United States District Court, D. Maine
ROY A. DAY, Plaintiff
LORNA R. GREY, et al., Defendants
ORDER STAYING CASE
H. RICH III UNITED STATES MAGISTRATE JUDGE
to me by the court are the plaintiff's motions for leave
to proceed in forma pauperis and for service on the
defendants. See ECF Nos. 2-3. Because, subsequent to
filing those motions, and his simultaneous complaint, the
plaintiff appealed this court's dismissal without
prejudice of a prior nearly identical action, I stay this
case pending the outcome of that appeal.
3, 2016, the plaintiff, proceeding pro se, filed
suit against Lorna R. Grey, Kenneth Grey, Geico General
Insurance Company (“Geico”), and 21st
Century Centennial Insurance Company (“21st
Century”), alleging that on April 29, 2016, the Greys
deliberately drove their car into his, which was parked in a
library parking lot in Florida, causing him pain and
suffering as well as economic loss. See generally
Complaint (ECF No. 1), Day v. Grey (“Day
I”), No. 2:16-cv-00275-JAW (D. Me.). He invoked
diversity jurisdiction, alleging that he resides in Florida,
the Greys reside in Maine, Geico is a Washington, D.C.,
corporation, 21st Century is a Delaware
corporation, and he sought damages in a sum exceeding that
required to confer jurisdiction. See id.
¶¶ 1-5, 28.
28, 2017, the court dismissed Day I without
prejudice, see Judgment of Dismissal (ECF No. 28),
after the plaintiff “failed to comply with the
Court's orders requiring him to supply the Clerk's
Office with the names and addresses of the Defendants for
service of the summons and complaint, ” as well as
choosing “a state forum as a ‘more compatible
court' to proceed with this same lawsuit” and
electing “to cast aspersions against the judges of this
Court rather than comply with their orders[, ]” Order
on Motion To Stay and Affirming Dismissal of Complaint (ECF
31, 2017, the next business day, the plaintiff, proceeding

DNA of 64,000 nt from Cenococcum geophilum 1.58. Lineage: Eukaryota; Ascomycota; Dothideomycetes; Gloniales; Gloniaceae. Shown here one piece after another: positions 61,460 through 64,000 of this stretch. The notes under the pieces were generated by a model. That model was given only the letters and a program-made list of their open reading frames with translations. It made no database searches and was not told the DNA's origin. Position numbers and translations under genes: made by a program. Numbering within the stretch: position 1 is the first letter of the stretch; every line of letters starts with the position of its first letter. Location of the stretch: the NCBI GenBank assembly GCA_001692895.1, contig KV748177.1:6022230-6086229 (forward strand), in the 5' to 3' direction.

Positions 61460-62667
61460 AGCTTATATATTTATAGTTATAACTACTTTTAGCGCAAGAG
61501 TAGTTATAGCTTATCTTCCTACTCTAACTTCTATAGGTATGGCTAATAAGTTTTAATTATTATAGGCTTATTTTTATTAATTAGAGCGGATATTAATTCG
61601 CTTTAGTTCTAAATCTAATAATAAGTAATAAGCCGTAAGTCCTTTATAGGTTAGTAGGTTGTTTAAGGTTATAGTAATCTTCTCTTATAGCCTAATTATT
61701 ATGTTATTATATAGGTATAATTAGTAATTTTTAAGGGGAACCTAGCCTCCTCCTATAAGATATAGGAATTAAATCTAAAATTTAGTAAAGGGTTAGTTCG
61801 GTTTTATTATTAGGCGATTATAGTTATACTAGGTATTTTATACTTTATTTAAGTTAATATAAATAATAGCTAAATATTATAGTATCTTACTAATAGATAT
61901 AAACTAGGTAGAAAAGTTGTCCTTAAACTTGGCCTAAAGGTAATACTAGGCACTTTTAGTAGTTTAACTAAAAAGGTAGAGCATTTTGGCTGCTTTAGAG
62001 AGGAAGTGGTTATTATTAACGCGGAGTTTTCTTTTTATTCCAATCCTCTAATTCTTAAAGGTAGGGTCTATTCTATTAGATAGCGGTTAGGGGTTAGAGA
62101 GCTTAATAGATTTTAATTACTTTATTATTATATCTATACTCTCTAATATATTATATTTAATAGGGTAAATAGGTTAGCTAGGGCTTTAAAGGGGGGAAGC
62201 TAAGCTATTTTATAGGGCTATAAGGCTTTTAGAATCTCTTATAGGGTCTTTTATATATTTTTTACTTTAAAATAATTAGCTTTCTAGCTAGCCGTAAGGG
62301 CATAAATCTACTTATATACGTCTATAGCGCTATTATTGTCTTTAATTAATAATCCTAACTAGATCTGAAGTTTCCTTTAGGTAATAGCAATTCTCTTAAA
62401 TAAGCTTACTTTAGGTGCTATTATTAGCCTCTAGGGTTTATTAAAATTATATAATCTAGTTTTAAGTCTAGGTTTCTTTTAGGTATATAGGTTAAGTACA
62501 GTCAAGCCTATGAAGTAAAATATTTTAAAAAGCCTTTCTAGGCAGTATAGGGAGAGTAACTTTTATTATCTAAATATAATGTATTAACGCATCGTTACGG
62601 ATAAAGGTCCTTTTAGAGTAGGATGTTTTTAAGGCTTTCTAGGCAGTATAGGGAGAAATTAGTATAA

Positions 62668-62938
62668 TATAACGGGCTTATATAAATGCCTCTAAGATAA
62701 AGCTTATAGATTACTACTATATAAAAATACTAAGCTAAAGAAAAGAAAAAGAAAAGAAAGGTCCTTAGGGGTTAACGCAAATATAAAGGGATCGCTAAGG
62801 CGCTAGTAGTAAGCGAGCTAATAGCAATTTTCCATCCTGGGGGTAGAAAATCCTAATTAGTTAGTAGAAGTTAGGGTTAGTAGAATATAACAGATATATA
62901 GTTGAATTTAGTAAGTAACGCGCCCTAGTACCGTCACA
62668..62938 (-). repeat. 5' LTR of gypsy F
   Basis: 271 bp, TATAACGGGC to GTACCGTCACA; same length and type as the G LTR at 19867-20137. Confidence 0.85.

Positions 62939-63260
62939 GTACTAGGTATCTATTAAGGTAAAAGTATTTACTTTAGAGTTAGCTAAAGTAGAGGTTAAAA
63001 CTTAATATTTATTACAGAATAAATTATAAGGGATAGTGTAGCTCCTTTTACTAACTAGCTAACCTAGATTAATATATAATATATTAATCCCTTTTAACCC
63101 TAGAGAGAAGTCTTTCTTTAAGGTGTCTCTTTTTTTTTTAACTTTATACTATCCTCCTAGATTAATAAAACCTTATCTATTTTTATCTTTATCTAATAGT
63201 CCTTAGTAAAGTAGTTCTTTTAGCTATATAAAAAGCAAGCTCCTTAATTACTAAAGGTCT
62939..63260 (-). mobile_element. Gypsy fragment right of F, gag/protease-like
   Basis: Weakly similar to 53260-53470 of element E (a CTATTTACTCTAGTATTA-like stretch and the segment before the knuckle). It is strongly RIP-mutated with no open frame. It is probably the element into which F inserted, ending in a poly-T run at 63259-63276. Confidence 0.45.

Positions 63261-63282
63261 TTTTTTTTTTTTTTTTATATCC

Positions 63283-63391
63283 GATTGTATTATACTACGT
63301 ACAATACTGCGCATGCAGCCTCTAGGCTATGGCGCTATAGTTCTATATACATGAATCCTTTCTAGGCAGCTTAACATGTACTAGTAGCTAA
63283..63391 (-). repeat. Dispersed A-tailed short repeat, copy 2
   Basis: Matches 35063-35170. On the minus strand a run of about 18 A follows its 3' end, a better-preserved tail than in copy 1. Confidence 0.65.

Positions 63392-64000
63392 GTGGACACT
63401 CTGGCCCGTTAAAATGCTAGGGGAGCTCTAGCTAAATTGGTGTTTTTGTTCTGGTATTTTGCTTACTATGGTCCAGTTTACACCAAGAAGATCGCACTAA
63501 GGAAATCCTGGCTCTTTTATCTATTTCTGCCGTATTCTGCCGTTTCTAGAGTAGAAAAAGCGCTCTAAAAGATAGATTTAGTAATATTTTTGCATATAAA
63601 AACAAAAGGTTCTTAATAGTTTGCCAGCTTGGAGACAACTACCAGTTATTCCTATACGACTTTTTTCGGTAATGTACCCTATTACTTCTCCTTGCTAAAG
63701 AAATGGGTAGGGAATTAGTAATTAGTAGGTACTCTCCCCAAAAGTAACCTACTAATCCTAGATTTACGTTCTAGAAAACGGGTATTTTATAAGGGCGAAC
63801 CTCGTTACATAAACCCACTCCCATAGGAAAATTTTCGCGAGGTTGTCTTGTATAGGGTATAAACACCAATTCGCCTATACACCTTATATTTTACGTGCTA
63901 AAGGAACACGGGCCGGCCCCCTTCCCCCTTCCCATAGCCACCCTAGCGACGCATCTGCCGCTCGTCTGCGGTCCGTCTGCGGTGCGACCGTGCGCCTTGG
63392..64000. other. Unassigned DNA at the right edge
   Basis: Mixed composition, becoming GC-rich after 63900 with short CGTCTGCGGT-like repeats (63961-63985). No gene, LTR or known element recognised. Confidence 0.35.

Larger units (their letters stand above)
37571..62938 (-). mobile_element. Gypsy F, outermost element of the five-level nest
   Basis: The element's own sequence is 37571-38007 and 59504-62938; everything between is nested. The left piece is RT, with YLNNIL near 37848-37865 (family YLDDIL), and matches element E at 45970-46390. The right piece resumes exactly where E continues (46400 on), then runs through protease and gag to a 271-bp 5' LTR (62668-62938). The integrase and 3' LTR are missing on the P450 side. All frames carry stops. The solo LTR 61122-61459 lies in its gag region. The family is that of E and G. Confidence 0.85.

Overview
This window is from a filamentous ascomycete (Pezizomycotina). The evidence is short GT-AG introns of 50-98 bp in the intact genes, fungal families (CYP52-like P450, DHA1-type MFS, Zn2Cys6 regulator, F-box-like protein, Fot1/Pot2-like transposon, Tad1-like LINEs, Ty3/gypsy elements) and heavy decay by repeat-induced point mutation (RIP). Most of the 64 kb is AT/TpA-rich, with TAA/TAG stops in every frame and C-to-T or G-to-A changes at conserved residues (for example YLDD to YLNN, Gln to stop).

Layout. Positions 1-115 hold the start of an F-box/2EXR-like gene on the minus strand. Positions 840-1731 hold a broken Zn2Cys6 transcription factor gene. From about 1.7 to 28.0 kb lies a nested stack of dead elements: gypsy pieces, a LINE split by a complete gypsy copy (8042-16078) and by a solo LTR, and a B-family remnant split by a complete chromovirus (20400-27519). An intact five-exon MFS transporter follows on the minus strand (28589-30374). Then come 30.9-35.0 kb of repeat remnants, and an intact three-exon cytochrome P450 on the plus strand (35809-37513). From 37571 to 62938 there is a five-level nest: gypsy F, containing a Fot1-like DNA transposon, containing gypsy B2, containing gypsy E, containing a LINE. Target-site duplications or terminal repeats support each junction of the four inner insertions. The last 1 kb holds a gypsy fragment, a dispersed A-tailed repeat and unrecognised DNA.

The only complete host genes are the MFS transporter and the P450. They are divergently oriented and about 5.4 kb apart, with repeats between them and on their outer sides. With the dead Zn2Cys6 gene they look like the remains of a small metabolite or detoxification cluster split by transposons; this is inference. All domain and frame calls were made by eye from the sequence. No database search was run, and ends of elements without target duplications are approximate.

pro se, initiated this suit (“Day
II”) by filing an amended version of his complaint
in Day I. Compare Complaint (ECF No. 1),
Day II with Complaint, Day I. On the same
day, he also filed his motions for leave to proceed in
forma pauperis and for service of his complaint.
See ECF Nos. 2-3, Day II. From August 4,
2017, through August 16, 2017, he filed four successive
motions for an emergency ruling on his motion for service,
see ECF Nos. 4-7, Day II, all of which I
denied on August 16, 2017, cautioning that “neither
[the plaintiff's] name-calling, which has no place in
federal court, nor his now-daily re-filing of his motion for
emergency ruling is appropriate” and observing that his
pending motions would be addressed as the court's
schedule permitted, ECF No. 8, Day II.
August 19, 2017, the plaintiff filed an appeal of the
judgment against him in Day I to the United States
Court of Appeals for the First Circuit. See ECF No.
29, Day I.
filing his appeal in Day I, the plaintiff revived
that suit, effectively “splitting” his claims
between two separate pending actions. That is an inefficient
and impermissible approach to litigation. As this court has
A litigant with multiple related claims must not separate, or
split, the claims into multiple, successive cases, but must
include in the first action all of the claims that fall
within the Court's jurisdiction. Claim-splitting is
similar to, but notably different from res judicata. While
claim-splitting and res judicata both promote judicial
economy and shield parties from vexatious and duplicative
litigation, claim splitting is more concerned with the
district court's comprehensive management of its docket,
whereas res judicata focuses on protecting finality of
judgments. In the claim-splitting analysis, the test is
whether the first suit, assuming it were final, would
preclude the second suit. When claim splitting occurs, a
court may stay the second suit, dismiss it without prejudice,
enjoin the parties from proceeding with it, or consolidate
the two actions.
Perry v. Alexander, 2:15-cv-00310-JCN, 2017 WL
3084387, at *3 (D. Me. July 19, 2017) (citations and internal
quotation marks omitted).
res judicata context, it has been noted that the
denial of the preclusive effect of res judicata
while an appeal is pending “would lead to an absurd
result: Litigants would be able to refile identical cases
while appeals are pending, enmeshing their opponents and the
court system in tangles of duplicative litigation.”
In re Wisdom, Case No. 11-01135-JDP, Adv. No.
13-06045-TLM, 2016 WL 1039694, at *16 (Bankr. D. Idaho Mar.
15, 2016) (citation, internal quotation marks, and footnote
case, the plaintiff was not barred by res judicata
principles from bringing his second suit, the court having
dismissed Day I without prejudice. See, e.g.,
García-Goyco v. Law Envtl. Consultants, Inc., 428
F.3d 14, 19 (1st Cir. 2005) (“a dismissal without
prejudice is not a final adjudication on the merits for res
judicata purposes”). Nonetheless, the plaintiff was not
given leave to litigate two identical cases in this court
simultaneously, and it remains “an absurd result”
that he be permitted to do so.
I and Day II are, in all material respects,
identical. If the First Circuit grants the relief sought by
the plaintiff in Day I, it will preclude the
continuation of Day II. If the First Circuit denies
that relief, ...